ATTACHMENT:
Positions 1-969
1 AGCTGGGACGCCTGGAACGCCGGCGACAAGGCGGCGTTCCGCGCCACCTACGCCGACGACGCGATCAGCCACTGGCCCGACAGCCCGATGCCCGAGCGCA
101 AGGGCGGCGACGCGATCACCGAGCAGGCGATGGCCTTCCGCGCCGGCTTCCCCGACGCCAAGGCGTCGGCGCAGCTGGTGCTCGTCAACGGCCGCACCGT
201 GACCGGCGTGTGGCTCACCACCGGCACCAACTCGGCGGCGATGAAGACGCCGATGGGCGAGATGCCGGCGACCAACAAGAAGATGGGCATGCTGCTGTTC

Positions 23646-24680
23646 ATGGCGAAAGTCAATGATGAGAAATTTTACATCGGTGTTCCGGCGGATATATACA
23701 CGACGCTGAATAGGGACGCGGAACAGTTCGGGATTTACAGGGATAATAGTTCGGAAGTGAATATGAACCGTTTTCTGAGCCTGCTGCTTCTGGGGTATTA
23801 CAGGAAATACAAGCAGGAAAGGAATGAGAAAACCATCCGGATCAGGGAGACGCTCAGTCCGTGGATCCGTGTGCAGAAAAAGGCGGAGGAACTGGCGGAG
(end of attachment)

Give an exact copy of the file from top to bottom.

Positions 1-969
1 AGCTGGGACGCCTGGAACGCCGGCGACAAGGCGGCGTTCCGCGCCACCTACGCCGACGACGCGATCAGCCACTGGCCCGACAGCCCGATGCCCGAGCGCA
101 AGGGCGGCGACGCGATCACCGAGCAGGCGATGGCCTTCCGCGCCGGCTTCCCCGACGCCAAGGCGTCGGCGCAGCTGGTGCTCGTCAACGGCCGCACCGT
201 GACCGGCGTGTGGCTCACCACCGGCACCAACTCGGCGGCGATGAAGACGCCGATGGGCGAGATGCCGGCGACCAACAAGAAGATGGGCATGCTGCTGTTC

Positions 23646-24680
23646 ATGGCGAAAGTCAATGATGAGAAATTTTACATCGGTGTTCCGGCGGATATATACA
23701 CGACGCTGAATAGGGACGCGGAACAGTTCGGGATTTACAGGGATAATAGTTCGGAAGTGAATATGAACCGTTTTCTGAGCCTGCTGCTTCTGGGGTATTA
23801 CAGGAAATACAAGCAGGAAAGGAATGAGAAAACCATCCGGATCAGGGAGACGCTCAGTCCGTGGATCCGTGTGCAGAAAAAGGCGGAGGAACTGGCGGAG